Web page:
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Bill Schmedes III is an award-winning PGA Class A member and Director of Instruction at Fiddler's Elbow Country Club in Bedminster, the largest golf facility in New Jersey. He has been named a "Top-25 Golf Instructor," and has been nominated for PGA Teacher of the Year and Golf Professional of the Year at both the PGA chapter and section levels. Bill was most recently nominated for Golf Digest's "Best Young Teachers in America" list, and has been privileged to work and study under several of the top golf coaches in the world. These coaches can all be found on the Top 100 & Top 50 lists. Bill has also worked with a handful of Top-20 Teachers under 40. He spent the last 2+ years working directly under Gary Gilchrist at his academy in Orlando, Fla. Bill was a Head Instructor/Coach and assisted Gary will his tour players on the PGA, LPGA, and European tours. Bill's eBook, The 5 Tour Fundamentals of Golf, can now be purchased on Amazon. It's unlike any golf instruction book you have ever read, and uncovers the TRUE fundamentals of golf using the tour player as the model.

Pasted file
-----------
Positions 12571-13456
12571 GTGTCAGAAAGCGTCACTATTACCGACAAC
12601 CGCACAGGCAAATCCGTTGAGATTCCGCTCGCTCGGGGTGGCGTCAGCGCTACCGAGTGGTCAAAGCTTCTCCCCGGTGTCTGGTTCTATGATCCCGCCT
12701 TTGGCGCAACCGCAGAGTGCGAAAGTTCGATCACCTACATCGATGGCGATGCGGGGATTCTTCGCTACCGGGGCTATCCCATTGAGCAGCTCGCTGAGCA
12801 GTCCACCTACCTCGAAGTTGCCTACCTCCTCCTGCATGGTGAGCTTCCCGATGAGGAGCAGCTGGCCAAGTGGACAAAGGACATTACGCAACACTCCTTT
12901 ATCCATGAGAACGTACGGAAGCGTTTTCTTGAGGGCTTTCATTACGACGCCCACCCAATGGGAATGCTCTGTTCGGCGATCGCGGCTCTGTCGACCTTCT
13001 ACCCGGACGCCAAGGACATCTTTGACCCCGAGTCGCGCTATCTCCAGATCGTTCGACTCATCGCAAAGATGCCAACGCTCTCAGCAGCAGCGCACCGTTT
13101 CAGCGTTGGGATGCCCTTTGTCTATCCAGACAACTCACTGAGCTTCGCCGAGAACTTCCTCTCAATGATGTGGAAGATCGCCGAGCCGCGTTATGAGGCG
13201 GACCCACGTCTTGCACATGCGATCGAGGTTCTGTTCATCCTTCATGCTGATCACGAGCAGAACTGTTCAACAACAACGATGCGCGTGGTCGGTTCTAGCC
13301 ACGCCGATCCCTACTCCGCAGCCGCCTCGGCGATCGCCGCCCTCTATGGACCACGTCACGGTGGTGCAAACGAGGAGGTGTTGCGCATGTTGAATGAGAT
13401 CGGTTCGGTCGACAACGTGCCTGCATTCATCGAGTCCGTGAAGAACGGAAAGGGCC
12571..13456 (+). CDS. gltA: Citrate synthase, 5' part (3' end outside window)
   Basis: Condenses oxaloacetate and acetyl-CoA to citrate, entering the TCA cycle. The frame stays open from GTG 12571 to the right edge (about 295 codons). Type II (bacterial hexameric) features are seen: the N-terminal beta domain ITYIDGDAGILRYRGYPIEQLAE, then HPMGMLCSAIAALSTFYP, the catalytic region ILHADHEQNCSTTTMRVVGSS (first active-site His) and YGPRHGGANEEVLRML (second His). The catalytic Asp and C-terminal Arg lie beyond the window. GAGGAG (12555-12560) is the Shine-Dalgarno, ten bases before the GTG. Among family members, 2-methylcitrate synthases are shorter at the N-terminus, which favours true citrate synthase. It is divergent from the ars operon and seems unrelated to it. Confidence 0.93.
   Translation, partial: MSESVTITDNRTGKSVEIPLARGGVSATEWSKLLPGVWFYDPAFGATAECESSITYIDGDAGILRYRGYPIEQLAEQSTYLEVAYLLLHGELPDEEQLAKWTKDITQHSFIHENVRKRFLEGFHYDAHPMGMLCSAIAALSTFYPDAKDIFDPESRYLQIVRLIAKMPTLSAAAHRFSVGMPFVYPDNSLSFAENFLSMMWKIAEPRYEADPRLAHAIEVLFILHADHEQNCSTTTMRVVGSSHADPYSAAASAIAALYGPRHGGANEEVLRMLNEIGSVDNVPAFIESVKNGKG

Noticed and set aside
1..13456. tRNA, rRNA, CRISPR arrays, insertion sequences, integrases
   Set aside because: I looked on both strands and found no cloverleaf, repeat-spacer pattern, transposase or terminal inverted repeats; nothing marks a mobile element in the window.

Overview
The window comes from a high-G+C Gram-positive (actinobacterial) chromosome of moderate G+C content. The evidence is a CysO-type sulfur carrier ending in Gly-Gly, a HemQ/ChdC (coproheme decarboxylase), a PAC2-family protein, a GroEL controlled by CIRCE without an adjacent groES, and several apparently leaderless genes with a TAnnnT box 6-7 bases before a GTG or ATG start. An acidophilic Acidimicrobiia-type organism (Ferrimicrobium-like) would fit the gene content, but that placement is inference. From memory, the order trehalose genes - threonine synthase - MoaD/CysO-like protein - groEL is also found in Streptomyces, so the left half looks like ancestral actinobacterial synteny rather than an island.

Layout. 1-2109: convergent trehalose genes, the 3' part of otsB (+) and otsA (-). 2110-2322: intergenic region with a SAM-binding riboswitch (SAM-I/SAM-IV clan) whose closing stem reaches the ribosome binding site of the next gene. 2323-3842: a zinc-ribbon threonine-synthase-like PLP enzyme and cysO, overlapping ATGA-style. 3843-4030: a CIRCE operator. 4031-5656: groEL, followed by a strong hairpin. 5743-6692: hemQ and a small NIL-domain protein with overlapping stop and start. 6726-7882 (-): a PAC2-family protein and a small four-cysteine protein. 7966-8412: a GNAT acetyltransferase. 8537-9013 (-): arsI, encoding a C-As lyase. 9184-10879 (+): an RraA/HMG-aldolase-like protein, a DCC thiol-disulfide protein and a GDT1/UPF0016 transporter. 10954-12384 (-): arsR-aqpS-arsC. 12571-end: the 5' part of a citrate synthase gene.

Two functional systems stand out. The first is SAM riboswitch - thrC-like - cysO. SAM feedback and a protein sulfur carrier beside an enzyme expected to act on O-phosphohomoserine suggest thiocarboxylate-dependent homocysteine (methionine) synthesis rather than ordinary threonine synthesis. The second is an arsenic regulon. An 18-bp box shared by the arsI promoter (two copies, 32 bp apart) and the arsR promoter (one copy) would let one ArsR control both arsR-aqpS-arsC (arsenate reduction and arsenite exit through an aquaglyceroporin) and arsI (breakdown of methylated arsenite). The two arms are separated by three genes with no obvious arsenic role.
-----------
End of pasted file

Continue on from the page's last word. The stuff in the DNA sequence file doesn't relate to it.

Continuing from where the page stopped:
12 Comments

12 Comments

  1. Anon

    Jul 7, 2014 at 11:53 am

    So correct me if I’m wrong, but to sum up the article, you basically finish more on your front heel to fade it, and front toes to draw it?

    • Bill Schmedes III

      Jul 8, 2014 at 10:26 pm

      For the fade, the hands are moving more inward, body lines are opening quicker (circular), and pressure is moving more towards the heel because of that at impact.

      For the draw, the hands are moving more outward, body lines are staying closed longer (lateral then circular), and pressure is moving more towards the ball of the foot (more centralized) at impact.

  2. Hellstorm

    Jul 5, 2014 at 9:15 pm

    I would say that my normal ball flight favors a draw, but I can’t hit it consistently. I have taught myself how to hit a fade pretty well and with a significant amount of power, but when I want to hit a draw on purpose, I really struggle. If I miss my fade, the result is a dead straight shot. If I miss my draw, it is a disaster snap hook. I think I just figured out why thanks to your explanation. I close my stance and close my clubface to the target. Thanks for the help. Now I got something to work on.

  3. S

    Jul 5, 2014 at 5:53 am

    Bill – What are some ways to get the hands more inside and deep if the desired shot is a draw? Does this get the hands behind the torso with the potential to get “stuck”?